Be Harmless Not Helpful

EricaFeatured0 Comments

No doubt 2016 has been a tough year. I know it has been tough for me personally. Tough for my country. Tough for our planet. We have lost amazing individuals. Suffered deep losses. Today Debbie lost her daughter, and I can’t stop thinking about Elvis.

The neuro network of our brain is sophisticated in it’s utter simplicity. I have loved Debbie since the first bars of Good Morning. She and I are the exact same height – 5’2″. Her daughter Carrie was an inch shorter.

And I was born on Elvis Presley’s birthday.

Confused yet?

I promise there is a connection.

Talent? Yes. Celebrity? Indeed. Mental Illness? Unfortunately so…

I say unfortunately so – not because I believe in the stigma associated with mental illness. I do not. But because I know how hard the yellow brick road of insanity can be. Both as someone who suffers from depression, and as someone who has loved people with various mental disorders.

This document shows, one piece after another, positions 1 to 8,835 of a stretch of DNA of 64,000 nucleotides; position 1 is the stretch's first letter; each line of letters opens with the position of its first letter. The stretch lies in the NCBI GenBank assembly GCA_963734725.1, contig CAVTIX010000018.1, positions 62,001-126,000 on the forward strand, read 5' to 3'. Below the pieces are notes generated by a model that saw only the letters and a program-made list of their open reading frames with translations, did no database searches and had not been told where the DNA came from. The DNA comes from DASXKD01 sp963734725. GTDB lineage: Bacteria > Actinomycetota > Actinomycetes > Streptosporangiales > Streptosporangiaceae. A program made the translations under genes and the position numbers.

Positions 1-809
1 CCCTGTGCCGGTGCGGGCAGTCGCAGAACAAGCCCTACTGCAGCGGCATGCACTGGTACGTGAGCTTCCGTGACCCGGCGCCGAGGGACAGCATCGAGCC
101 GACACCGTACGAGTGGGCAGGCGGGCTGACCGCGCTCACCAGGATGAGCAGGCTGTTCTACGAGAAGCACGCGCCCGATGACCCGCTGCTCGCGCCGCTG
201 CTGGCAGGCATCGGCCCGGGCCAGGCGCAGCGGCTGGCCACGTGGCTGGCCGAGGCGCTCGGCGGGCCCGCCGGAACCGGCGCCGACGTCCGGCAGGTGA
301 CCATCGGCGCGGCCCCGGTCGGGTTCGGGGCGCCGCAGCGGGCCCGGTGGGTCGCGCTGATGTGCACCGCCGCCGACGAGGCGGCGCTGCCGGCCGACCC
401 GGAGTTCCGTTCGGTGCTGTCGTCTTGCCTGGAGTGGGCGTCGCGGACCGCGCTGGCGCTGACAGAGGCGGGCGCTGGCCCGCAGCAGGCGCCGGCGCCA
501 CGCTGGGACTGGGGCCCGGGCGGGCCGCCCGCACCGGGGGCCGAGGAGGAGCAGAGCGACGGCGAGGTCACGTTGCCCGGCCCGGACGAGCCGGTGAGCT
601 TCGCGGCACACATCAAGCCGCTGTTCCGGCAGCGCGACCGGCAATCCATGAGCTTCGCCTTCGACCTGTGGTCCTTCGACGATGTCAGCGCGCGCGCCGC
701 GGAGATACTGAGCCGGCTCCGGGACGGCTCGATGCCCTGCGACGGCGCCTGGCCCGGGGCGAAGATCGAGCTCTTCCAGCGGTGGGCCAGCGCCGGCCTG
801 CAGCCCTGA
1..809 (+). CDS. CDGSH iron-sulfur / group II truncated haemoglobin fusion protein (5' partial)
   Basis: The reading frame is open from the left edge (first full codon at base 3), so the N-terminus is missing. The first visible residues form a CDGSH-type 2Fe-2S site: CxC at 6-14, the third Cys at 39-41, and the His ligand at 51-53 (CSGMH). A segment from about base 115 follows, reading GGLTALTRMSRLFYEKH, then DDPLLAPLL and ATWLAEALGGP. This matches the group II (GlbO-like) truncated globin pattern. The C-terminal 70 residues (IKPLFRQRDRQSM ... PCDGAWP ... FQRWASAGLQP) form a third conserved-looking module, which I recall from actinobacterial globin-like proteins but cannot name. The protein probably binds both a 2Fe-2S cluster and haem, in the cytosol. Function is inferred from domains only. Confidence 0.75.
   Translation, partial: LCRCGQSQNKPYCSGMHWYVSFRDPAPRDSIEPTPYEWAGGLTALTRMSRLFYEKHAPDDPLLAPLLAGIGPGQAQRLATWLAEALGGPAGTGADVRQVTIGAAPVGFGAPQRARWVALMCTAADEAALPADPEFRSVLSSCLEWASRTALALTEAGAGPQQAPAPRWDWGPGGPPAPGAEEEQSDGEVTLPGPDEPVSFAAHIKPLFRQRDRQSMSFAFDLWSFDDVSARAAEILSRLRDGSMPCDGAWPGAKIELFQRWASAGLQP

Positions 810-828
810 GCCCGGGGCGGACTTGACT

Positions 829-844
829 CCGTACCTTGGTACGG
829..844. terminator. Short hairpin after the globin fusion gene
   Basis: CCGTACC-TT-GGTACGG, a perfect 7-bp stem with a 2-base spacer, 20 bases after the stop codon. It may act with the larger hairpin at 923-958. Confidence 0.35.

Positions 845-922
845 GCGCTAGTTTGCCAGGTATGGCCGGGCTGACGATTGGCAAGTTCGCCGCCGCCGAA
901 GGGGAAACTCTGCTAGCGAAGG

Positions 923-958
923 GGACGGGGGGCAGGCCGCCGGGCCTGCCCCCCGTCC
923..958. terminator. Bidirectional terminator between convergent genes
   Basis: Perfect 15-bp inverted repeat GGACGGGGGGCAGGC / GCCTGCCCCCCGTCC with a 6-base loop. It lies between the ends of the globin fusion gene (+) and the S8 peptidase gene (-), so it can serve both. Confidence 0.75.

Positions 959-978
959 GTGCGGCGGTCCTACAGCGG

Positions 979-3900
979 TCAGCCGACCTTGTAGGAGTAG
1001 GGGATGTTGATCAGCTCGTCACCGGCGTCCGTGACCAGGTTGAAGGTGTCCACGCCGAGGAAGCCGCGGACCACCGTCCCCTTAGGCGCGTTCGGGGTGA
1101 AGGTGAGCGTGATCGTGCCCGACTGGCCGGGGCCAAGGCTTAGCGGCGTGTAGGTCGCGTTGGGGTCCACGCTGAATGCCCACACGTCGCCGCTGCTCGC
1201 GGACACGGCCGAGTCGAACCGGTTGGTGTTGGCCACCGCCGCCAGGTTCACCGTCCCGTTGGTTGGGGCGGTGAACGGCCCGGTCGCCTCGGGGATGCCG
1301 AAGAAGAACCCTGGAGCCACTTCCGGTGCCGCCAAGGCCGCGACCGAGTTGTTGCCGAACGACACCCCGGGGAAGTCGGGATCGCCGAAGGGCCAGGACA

Mental Illness can be beautiful. I would attest people who suffer from bipolar disorder feel the world more deeply, love the world more deeply than most. Those who are borderline see hidden connections and patterns. And deep depression provides enough contrast and clarity to unveil the artistry, elegance, and grace of life.

But mental illness is also something that must be managed. For some, this includes taking the right “cocktail” of meds and talk therapy. For others, symptoms can be managed with proper self-care (diet, exercise, nutrition, meditation). For most, I’d say a combination of the two.

When we love and care about someone and we see them suffering, it’s easy to want to step in and try to ease their pain. However, doing so can often lead to enabling, learned helplessness, or mutual destruction.

Instead, let us wear gray today in honor of Carrie and all the other mental wellness warriors fighting the stigmas against mental illness. Let us stand in solidarity.

Let us be harmless not helpful.


Sometimes even with the purest intentions, we make things worse when we do our best to make things better. Gregory David Roberts

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